It’s this understanding that has helped chiropractors for decades recognize there’s more to well-being than the right chemical reactions. Our philosophy, called vitalism, is defined as “a doctrine that the processes of life are not explicable by the laws of physics and chemistry alone and that life is in some part self-determining.” What’s more, chiropractors understand the implications of this philosophy as applied to health care. They know there are, in effect, three kinds of care that can benefit this self-healing, self-determining organism.
The first kind, which, incidentally, will usually mark people’s initial entry into any health care system, is what we at Life refer to as “condition-based care.” The person comes in with a pain, symptom or disease, and the doctor’s responsibility is to address that condition. This may include referral, co-management, or, in a large majority of cases, just chiropractic care. The second aspect of care is what most patients think of as prevention, or what we chiropractors term “corrective care.” In that case, the doctor’s goal is to reduce the subluxation and maximize spinal-neurological function. Most patients see this care as important so their problem doesn’t reoccur. The third kind of care is what we call “wellness/development care.” In this phase, we’re helping the complete person become all he or she can be.
It’s in this third phase of care, especially, that we face the challenge of providing a truly holistic approach and doing so through a long-term relationship. However, this challenge is neither insurmountable nor necessarily costly. To begin with, in these days when so much data is easily accessible, it is possible to chart societal norms for where the average person is with regard to each of the components of wellness in the context of age and other factors.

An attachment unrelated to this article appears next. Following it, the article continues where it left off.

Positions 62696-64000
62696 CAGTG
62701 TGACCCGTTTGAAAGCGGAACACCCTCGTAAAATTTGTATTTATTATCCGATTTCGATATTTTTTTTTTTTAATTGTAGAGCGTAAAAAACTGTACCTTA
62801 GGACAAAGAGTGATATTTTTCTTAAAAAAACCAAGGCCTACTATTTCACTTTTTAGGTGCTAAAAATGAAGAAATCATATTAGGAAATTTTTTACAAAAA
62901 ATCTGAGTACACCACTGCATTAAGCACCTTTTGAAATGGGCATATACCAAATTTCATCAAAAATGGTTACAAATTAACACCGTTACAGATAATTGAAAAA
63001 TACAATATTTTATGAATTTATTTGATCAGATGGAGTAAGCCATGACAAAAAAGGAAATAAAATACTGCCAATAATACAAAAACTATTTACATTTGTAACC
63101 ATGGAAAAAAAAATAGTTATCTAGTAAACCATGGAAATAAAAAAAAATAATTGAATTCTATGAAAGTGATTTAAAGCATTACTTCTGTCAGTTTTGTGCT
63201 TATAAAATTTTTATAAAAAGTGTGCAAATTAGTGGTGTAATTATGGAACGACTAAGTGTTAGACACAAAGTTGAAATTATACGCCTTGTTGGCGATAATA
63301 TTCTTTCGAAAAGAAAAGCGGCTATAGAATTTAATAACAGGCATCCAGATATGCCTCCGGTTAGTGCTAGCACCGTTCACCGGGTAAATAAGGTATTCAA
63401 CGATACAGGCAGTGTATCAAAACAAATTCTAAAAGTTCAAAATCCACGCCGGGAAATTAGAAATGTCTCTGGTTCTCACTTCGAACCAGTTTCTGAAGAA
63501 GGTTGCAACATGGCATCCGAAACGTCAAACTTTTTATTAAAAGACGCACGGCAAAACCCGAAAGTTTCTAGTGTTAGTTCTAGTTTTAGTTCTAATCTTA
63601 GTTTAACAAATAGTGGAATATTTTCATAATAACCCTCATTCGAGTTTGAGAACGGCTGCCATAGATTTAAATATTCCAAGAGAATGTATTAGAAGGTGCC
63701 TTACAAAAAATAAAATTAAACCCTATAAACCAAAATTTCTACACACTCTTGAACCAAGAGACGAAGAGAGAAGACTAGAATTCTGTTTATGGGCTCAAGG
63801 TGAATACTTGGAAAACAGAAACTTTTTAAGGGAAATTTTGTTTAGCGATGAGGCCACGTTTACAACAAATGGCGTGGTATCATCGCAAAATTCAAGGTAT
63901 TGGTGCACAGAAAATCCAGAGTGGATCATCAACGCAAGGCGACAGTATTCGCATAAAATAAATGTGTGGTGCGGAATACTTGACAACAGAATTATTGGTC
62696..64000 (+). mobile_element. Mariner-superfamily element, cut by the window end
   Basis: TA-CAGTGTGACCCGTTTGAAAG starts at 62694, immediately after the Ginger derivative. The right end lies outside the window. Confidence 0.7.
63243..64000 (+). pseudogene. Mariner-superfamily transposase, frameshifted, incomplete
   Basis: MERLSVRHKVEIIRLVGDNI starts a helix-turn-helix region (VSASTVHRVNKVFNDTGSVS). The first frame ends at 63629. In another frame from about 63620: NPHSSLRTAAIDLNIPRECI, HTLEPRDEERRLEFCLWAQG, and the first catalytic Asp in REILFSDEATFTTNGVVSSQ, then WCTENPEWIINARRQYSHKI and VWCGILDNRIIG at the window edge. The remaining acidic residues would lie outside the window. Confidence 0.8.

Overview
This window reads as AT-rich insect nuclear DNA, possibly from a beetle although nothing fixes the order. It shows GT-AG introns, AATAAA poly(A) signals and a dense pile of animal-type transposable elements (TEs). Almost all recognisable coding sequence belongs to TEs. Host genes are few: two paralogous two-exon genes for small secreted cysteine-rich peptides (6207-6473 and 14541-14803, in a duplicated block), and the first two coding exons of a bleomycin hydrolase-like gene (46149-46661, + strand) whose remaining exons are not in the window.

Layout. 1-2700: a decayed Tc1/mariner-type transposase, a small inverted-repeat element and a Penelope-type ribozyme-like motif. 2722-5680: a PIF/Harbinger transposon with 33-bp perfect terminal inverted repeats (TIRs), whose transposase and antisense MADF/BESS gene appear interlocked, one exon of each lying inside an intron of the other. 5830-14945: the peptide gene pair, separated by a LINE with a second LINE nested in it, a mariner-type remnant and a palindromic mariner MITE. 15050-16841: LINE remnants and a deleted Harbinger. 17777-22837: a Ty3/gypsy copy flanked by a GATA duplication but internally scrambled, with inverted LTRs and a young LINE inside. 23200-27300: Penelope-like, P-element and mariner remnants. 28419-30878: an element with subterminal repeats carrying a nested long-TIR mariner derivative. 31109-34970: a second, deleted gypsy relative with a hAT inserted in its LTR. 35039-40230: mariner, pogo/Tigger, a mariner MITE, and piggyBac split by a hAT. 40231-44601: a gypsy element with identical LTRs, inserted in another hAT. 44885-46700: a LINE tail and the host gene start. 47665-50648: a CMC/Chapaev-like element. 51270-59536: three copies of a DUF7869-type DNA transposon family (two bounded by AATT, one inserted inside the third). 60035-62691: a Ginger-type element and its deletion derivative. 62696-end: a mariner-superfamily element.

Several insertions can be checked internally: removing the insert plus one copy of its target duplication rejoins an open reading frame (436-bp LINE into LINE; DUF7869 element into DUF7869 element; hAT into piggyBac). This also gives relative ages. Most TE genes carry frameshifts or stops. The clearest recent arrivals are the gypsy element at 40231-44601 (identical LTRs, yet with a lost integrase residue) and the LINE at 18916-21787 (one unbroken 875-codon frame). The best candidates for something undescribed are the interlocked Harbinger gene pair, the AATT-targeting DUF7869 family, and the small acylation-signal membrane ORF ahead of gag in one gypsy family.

An average male’s physical strength, range-of-motion, stamina, etc.—let’s say for this example—peak at age 35. On the other hand, his social and intellectual health components may peak in his 70s or later, and so forth with the other components of health. Thus, it’s possible to look at the major factors of a person’s life at age 40, determine where he stacks up against the norms, and provide direction appropriately. The exercise regimen, for instance, recommended for that 40-year-old is likely quite different from the one for the 70-year-old. Yes, we realize each patient is an individual with a unique history and varied circumstances, and seeing an individual’s condition relative to an average is only a starting point. But that starting point may provide a direction for focused wellness and development care.
How could that be provided, given the complexities of everyone’s life?
Imagine a clinic with several health care providers and an educator or educational program at the center. Perhaps this imaginary clinic has an M.D., a chiropractor, a nutritionist, a positive psychologist, a health coach, an exercise therapist and other on-site specialists, or a network of health experts nationwide. Again, though, it is not just that you have various providers together. The key is that they are coordinated through on-going patient education during a long-term relationship. The education, targeted toward each individual patient, drives the care and determines changes in direction as time goes by. This personalized educational program is directed by the health coach, such as those now graduating from Life University in our undergraduate program.